Chevron's proposed CCR expansion plan would replace two old gasoline production units with one new unit capable of producing more gas. It would increase gas production by 15 percent, or 750,000 gallons a day.
Chevron's Manager of Mississippi Policy Government and Public Affairs, Steve Renfroe, says his company is doing everything it can to make sure pollution doesn't increase along with gas production.
"We've added the controls that are required. We're going to add additional controls over and above that. We're offering that in the permit application. We think it's a good project," Renfroe said.
But the Mississippi Gulf Coast Sierra Club says Chevron needs to take a closer look at current air quality problems in Jackson County. The group says it doesn't have a problem with corporate expansion, but it does have a problem with an expansion that could mean an increase in residents getting sick from pollution.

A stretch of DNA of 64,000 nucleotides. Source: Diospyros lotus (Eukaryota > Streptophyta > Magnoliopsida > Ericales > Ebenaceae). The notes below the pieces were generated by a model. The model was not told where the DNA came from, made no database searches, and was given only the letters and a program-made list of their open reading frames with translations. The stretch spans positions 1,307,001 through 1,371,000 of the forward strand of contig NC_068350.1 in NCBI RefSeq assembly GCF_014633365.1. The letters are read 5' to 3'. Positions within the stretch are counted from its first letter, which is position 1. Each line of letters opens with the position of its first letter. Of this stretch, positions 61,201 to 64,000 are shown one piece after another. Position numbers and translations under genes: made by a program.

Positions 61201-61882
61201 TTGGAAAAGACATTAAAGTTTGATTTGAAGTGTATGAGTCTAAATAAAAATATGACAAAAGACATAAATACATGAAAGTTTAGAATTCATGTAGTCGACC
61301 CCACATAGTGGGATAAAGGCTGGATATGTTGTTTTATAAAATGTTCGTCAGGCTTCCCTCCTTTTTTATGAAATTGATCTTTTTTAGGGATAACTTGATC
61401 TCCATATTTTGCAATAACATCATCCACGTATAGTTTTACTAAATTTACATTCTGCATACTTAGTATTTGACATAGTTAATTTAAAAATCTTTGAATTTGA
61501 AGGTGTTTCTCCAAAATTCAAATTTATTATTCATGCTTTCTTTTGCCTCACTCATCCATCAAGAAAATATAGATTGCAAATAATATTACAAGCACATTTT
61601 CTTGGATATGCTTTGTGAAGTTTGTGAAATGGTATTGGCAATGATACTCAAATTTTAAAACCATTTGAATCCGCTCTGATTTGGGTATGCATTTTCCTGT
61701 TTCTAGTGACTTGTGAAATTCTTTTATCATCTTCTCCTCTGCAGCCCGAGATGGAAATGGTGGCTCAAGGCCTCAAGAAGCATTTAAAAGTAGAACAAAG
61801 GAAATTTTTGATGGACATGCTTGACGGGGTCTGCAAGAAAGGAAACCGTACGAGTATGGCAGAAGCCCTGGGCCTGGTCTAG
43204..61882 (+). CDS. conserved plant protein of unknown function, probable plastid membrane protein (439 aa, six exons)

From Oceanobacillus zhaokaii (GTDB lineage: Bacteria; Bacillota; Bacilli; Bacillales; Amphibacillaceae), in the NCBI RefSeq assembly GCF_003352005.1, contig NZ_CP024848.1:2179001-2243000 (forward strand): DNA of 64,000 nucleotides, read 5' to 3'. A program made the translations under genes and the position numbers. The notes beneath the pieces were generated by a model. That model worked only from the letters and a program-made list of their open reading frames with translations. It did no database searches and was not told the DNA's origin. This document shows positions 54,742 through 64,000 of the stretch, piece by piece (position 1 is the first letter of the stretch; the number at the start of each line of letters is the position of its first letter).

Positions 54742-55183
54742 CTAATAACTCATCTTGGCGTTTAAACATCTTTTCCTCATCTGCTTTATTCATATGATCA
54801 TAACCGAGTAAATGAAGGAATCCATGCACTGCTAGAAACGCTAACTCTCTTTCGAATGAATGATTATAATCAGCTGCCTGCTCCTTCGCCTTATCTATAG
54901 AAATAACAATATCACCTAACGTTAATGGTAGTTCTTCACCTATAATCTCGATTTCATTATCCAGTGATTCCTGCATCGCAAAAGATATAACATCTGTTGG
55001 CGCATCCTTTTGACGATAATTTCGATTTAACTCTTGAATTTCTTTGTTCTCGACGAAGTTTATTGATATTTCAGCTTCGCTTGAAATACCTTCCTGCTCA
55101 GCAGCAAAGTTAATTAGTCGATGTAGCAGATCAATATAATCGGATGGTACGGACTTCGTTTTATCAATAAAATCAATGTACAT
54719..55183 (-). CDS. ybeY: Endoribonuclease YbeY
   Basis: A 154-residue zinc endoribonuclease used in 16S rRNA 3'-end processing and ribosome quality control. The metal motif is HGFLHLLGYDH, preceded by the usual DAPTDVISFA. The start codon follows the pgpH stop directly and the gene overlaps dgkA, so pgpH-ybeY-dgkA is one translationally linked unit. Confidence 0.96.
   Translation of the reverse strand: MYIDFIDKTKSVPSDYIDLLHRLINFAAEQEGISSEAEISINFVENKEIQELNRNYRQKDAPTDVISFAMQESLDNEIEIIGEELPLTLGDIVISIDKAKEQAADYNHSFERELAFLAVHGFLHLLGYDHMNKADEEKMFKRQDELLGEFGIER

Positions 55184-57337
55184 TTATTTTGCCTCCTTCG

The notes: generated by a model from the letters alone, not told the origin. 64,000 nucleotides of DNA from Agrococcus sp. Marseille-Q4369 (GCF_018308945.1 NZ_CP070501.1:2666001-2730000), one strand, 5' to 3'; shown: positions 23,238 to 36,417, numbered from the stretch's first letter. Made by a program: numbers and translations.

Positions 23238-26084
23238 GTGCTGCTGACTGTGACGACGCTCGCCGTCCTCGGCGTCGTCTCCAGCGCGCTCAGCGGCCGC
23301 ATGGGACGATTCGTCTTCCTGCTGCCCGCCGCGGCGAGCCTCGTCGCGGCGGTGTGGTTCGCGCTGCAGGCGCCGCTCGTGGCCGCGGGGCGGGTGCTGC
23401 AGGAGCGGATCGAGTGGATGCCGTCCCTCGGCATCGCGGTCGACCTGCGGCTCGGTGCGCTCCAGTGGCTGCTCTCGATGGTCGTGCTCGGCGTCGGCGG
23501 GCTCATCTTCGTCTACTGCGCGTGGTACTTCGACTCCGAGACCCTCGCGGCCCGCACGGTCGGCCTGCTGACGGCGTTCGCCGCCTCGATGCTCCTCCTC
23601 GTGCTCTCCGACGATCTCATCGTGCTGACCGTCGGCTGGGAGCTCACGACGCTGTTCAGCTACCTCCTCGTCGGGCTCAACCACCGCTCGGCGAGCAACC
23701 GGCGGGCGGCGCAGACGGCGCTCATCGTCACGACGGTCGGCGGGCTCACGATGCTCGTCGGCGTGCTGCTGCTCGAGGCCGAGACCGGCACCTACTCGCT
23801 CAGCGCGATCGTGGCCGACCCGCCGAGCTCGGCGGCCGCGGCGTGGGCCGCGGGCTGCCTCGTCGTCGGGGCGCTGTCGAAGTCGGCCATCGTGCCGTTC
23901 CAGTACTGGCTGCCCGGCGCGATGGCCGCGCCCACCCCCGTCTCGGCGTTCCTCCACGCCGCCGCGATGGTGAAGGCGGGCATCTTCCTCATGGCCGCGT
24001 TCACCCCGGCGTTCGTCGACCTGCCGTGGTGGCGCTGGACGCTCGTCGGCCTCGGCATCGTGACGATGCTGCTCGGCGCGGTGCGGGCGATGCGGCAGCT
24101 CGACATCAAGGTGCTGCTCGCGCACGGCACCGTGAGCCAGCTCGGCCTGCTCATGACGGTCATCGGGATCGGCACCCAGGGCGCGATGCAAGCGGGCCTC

"I don't have anything against a corporation making money, but I do have a problem with the high cancer rates along the coast. Since the early 90s, 1.5 billion of toxins have been produced here in Jackson County and they have the cancer rates to show it," said Brenda Songy, Chair of the Mississippi Gulf Cost Sierra Club.
Robert Handy was among those who spoke out during the hearing. He says he attributes air quality issues, in part, to eight family members either affected by or dying from cancer.
"99.6 percent of the United States is safer than Jackson County. Everybody in this room, your children and your grandchildren deserve better," Handy said.
Despite concerns over air quality, Chevron says Jackson County is meeting National Ambient Air Quality standards and is doing its part to make sure the county continues to meet those standards as the company expands.
"We think it's something that's very important and something we should be proud of, and we have to work to make sure we maintain that. And part of the permitting process is designed to assure that," Renfroe said.
Officials with the MDEQ say they will take all comments during the public hearing to the permit board for consideration. They say the permit board will carefully evaluate those comments, as well as the department's initial finding, before deciding whether it will grant the permit. A decision could come as early as May.